In this article, it indicates that when Humboldt County’s Carolyn Crnich reported to Diebold that there was a serious deletion of votes that had occurred in their 2008 election, Diebold admitted that” in all counties in California and in 34 other states across the nation that wholesale deletion of ballots without notice to the system operator can occur with the Diebold election systems”. Diebold did NOT respond with caring seeking to remedy the system. Instead their lawyers sent a letter to Carolyn Crnich canceling their contract and demanding the return of all software including the DIMS voter registration system, which Carolyn wanted to keep. Ms. Crnich was also not able to get a refund for any of the Accuvote voting machines her county had bought which could only be used with the Diebold software. Diebold’s arrogant response to Ms. Crnich shows all of us what can happen when a powerful company is in charge of something as precious to American Democracy as an election. It was this event that prompted Carolyn Crnich to begin to work with election integrity activists within her county to come up with their own election verification system. Thus began the Humboldt Transparency project.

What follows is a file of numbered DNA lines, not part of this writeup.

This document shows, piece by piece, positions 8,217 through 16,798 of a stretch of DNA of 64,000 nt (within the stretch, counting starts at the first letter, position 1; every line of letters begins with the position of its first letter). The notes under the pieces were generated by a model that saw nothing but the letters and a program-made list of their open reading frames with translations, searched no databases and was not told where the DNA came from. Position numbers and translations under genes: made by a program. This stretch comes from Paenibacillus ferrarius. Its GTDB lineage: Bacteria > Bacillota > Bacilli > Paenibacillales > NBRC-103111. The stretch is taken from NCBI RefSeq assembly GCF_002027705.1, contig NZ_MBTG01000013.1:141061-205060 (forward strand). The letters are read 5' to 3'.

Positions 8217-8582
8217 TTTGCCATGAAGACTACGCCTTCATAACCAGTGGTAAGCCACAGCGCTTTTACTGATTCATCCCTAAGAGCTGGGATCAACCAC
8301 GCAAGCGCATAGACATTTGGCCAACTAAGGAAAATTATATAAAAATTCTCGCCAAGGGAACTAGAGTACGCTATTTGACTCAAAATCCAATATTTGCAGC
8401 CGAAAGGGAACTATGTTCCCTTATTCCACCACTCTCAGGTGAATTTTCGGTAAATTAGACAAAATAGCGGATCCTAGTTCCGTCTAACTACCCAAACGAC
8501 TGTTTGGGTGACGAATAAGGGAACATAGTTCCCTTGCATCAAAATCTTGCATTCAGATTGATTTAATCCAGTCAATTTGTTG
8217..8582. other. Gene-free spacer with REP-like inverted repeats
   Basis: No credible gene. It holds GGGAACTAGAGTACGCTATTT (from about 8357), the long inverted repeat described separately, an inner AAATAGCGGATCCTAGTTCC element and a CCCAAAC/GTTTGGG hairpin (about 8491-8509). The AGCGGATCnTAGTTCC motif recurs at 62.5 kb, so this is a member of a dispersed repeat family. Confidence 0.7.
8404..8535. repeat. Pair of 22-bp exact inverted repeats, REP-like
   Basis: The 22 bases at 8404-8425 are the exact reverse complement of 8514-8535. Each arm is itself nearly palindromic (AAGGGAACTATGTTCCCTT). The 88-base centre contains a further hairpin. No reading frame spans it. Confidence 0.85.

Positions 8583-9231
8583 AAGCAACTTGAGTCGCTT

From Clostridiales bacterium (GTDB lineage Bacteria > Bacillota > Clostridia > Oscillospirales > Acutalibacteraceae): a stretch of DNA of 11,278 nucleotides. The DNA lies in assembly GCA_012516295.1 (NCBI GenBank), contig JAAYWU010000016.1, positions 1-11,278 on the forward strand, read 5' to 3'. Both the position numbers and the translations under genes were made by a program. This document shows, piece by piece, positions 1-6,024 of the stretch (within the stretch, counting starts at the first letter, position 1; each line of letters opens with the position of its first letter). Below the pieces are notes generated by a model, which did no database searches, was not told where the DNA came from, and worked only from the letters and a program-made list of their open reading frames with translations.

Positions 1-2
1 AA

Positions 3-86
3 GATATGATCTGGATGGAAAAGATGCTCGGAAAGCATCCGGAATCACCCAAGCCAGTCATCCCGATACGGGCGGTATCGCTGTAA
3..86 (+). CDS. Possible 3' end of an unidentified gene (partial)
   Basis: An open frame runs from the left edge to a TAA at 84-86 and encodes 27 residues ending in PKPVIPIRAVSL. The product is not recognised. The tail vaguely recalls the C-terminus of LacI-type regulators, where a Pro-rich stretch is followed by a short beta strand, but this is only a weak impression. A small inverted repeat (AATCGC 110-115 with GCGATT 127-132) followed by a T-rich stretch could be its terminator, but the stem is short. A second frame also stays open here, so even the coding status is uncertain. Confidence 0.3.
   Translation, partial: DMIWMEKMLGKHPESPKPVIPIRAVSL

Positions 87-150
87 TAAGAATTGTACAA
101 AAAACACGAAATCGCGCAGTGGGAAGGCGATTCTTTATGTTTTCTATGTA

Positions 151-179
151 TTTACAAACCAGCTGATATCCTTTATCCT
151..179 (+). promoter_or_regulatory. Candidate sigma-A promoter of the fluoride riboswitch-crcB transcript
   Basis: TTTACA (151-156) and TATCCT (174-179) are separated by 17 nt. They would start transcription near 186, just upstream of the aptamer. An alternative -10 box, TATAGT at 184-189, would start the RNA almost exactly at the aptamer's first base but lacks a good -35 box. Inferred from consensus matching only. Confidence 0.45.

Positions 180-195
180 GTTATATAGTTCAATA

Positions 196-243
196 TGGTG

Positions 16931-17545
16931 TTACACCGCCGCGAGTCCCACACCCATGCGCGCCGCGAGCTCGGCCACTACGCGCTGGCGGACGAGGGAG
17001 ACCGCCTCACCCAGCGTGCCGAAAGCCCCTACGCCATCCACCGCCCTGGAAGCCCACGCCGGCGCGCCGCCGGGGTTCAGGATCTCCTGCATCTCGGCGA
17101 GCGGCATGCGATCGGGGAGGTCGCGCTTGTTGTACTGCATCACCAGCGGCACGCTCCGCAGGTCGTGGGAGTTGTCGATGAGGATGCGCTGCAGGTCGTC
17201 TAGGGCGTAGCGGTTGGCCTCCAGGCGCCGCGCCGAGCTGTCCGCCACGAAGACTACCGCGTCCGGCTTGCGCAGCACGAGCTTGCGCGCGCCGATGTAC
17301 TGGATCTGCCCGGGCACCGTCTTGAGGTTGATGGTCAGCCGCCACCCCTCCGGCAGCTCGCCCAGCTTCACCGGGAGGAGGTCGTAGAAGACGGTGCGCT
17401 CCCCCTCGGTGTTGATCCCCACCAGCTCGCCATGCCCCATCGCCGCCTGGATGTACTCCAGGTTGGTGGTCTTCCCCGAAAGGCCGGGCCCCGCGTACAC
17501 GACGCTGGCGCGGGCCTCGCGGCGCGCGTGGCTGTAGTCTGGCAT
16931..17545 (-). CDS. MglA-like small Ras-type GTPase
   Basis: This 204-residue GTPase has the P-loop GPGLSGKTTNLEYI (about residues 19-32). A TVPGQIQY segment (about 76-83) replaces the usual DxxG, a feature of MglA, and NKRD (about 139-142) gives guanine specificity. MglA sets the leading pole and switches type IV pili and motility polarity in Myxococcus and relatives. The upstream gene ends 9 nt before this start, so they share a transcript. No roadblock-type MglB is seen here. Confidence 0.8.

An article from bradblog.com follows here about the situation that happened in Humboldt.
On Tuesday, April 21, we gave Humboldt County, CA Registrar of Voters Carolyn Crnich a public records request for the two letters she read aloud (but declined to otherwise disclose) at a March 24 public meeting of the ad-hoc Humboldt Election Advisory Committee.